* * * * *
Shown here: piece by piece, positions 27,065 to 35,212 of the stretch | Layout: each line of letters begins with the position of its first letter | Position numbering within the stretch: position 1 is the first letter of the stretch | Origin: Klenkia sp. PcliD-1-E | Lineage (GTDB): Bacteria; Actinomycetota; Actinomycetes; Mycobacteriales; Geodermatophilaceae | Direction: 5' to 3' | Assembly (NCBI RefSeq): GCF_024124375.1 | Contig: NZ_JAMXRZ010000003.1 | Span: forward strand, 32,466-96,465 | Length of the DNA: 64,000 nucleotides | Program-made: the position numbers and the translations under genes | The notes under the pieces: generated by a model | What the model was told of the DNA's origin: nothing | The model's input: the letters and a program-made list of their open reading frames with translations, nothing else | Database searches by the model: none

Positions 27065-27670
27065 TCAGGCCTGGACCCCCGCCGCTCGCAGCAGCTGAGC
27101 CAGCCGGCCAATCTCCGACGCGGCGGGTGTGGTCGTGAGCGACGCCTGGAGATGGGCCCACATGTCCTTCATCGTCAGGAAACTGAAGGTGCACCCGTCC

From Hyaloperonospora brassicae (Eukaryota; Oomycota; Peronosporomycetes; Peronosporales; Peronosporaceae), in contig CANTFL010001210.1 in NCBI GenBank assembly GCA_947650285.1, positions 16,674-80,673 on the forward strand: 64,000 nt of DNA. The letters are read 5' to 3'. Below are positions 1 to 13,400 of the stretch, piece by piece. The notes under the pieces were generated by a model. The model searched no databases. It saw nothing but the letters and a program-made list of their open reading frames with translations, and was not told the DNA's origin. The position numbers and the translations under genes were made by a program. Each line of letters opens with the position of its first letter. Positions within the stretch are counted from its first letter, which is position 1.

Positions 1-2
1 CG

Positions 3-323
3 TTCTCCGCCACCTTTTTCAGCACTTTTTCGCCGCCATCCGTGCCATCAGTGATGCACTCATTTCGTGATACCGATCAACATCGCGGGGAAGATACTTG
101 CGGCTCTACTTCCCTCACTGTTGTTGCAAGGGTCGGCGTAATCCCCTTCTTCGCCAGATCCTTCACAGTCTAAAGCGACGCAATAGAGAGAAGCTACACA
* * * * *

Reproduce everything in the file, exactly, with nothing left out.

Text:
Shown here: piece by piece, positions 27,065 to 35,212 of the stretch | Layout: each line of letters begins with the position of its first letter | Position numbering within the stretch: position 1 is the first letter of the stretch | Origin: Klenkia sp. PcliD-1-E | Lineage (GTDB): Bacteria; Actinomycetota; Actinomycetes; Mycobacteriales; Geodermatophilaceae | Direction: 5' to 3' | Assembly (NCBI RefSeq): GCF_024124375.1 | Contig: NZ_JAMXRZ010000003.1 | Span: forward strand, 32,466-96,465 | Length of the DNA: 64,000 nucleotides | Program-made: the position numbers and the translations under genes | The notes under the pieces: generated by a model | What the model was told of the DNA's origin: nothing | The model's input: the letters and a program-made list of their open reading frames with translations, nothing else | Database searches by the model: none

Positions 27065-27670
27065 TCAGGCCTGGACCCCCGCCGCTCGCAGCAGCTGAGC
27101 CAGCCGGCCAATCTCCGACGCGGCGGGTGTGGTCGTGAGCGACGCCTGGAGATGGGCCCACATGTCCTTCATCGTCAGGAAACTGAAGGTGCACCCGTCC

From Hyaloperonospora brassicae (Eukaryota; Oomycota; Peronosporomycetes; Peronosporales; Peronosporaceae), in contig CANTFL010001210.1 in NCBI GenBank assembly GCA_947650285.1, positions 16,674-80,673 on the forward strand: 64,000 nt of DNA. The letters are read 5' to 3'. Below are positions 1 to 13,400 of the stretch, piece by piece. The notes under the pieces were generated by a model. The model searched no databases. It saw nothing but the letters and a program-made list of their open reading frames with translations, and was not told the DNA's origin. The position numbers and the translations under genes were made by a program. Each line of letters opens with the position of its first letter. Positions within the stretch are counted from its first letter, which is position 1.

Positions 1-2
1 CG

Positions 3-323
3 TTCTCCGCCACCTTTTTCAGCACTTTTTCGCCGCCATCCGTGCCATCAGTGATGCACTCATTTCGTGATACCGATCAACATCGCGGGGAAGATACTTG
101 CGGCTCTACTTCCCTCACTGTTGTTGCAAGGGTCGGCGTAATCCCCTTCTTCGCCAGATCCTTCACAGTCTAAAGCGACGCAATAGAGAGAAGCTACACA